Today, we are witness to yet another mass shooting in a school. As I am typing this, there are parents waiting to learn if their child is ok or not. My thoughts are with them and all of those who have had to witness this.
I have been asked, “As a school board member, what would you do to prevent school shootings?”
A couple of thoughts, according to Jake Tapper on CNN, “since Columbine, 150,000 school children have been witness to a school shooting.” Additionally, this is the 18th school shooting since January 1, 2018. This should not be normal. This should make our blood boil. Children should not be afraid to go to school. Teachers should not constantly have to think about the best way to barricade their classroom to keep their students safe.
Over the coming hours and days we will hear many ways that we can make our schools safer. There will be arguments ranging from metal detectors and body searches as well as the argument for armed teachers. I believe that metal detectors are a good idea, but do not think that they will be 100% effective.
We need to work towards making our legislature see the need for common sense gun laws. When the second amendment was written it took someone around 20 seconds to reload their gun, not 20 shots per second. Furthermore, it was so that we could “form a well-regulated militia”. If you want to own a gun, you can, but take a gun safety course and please register it. Lock the weapon up and lock the ammunition up separately.
One idea that I have is based on an experience I had in the early 2000’s. On a Sunday afternoon, around 100 students from my high school in Lancaster, PA, gathered to be let into the building. We sat in the cafeteria surrounded by armed police officers, who explained that that afternoon we would be involved in a drill that involved one or more shooters, they were not armed with actual weapons, they were going to be shooting blanks. When our briefing was finished, we were split into groups and moved to different areas of the high school. I was in a group that stayed in the cafeteria. Then the drill started. My group found cover in the dish room. We waited to be rescued and while that happened we had a student simulate going into a low blood sugar issue. When we were rescued, we had to carry this student to a waiting ambulance. As a student, I am not sure what the take away was for local law enforcement, fire, EMS or the school officials, but I do know that it was an active learning situation for all involved. I have heard from others that the drill performed that day, was beneficial for the first responders who also worked the scene of the Amish School shooting in Lancaster a few years later.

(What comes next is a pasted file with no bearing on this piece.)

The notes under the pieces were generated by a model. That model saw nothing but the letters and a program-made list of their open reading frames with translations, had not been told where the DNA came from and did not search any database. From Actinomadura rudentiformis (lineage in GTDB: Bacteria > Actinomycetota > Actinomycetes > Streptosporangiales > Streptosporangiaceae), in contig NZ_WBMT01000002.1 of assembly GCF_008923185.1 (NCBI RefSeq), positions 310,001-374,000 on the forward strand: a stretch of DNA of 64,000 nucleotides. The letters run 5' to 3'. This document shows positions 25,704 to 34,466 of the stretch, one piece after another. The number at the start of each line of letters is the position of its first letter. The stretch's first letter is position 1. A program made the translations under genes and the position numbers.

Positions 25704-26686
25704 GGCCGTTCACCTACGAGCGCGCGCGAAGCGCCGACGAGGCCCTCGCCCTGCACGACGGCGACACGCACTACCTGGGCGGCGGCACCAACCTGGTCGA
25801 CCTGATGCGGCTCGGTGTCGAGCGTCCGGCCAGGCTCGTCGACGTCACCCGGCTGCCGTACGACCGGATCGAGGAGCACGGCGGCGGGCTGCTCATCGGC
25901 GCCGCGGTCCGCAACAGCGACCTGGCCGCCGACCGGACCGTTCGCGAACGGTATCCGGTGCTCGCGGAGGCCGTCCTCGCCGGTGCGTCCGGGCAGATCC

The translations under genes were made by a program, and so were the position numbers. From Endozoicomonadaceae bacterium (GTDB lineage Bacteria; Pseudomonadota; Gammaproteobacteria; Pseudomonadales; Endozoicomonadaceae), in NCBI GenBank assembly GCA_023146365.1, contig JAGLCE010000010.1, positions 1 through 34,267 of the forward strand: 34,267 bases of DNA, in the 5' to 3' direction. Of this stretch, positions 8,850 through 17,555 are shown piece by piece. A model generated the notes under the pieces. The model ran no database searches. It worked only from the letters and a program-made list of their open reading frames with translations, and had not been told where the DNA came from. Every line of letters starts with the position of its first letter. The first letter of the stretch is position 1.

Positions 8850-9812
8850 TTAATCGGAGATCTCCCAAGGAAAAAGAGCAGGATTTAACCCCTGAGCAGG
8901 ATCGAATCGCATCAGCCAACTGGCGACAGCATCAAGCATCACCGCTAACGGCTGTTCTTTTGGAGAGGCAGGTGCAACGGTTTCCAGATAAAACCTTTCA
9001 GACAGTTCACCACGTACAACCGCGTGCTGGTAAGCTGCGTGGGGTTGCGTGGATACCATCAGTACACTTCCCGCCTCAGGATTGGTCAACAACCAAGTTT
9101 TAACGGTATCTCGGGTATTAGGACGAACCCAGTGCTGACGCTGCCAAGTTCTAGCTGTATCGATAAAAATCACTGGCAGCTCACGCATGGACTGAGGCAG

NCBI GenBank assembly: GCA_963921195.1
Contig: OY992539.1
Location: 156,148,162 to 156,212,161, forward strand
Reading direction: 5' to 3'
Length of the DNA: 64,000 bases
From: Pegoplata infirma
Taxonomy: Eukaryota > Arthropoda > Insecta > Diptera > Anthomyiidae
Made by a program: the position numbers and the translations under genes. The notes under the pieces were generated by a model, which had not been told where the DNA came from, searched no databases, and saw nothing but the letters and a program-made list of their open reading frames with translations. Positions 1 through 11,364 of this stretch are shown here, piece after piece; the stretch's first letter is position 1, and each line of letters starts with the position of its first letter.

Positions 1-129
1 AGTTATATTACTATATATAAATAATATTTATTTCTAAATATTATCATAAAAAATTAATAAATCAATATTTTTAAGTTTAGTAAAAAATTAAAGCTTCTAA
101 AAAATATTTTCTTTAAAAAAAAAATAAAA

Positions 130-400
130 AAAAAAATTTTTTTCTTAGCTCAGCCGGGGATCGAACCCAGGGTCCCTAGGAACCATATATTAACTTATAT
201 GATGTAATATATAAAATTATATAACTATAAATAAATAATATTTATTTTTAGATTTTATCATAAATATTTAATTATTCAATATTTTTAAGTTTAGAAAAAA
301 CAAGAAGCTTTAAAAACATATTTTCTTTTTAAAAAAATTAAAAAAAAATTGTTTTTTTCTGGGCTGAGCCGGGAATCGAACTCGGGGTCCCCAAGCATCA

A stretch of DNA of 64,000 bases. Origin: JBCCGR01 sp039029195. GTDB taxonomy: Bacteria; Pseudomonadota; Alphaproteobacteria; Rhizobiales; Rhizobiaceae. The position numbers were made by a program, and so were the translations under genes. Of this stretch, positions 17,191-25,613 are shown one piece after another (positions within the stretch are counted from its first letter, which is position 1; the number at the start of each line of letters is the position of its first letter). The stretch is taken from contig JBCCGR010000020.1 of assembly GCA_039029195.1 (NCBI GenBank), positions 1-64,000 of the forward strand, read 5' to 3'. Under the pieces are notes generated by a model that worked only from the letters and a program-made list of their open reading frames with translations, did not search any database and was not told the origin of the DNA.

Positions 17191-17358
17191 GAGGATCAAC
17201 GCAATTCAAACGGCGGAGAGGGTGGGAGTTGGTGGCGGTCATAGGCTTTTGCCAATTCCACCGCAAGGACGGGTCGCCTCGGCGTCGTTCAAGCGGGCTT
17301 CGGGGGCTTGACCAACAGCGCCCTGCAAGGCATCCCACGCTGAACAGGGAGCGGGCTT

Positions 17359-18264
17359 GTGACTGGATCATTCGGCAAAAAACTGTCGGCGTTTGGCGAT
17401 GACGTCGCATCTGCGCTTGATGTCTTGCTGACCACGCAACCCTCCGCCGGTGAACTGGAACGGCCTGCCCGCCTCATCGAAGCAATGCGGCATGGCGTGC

All of this to say, I believe that as a school district, we need to have concurrency with Pasco County Sheriffs Office, and Pasco Fire Department when planning mass shooter response. We need to continue to train our teachers in First Aid, and other procedures to contain students in the classrooms and which will prevent any further harm to students.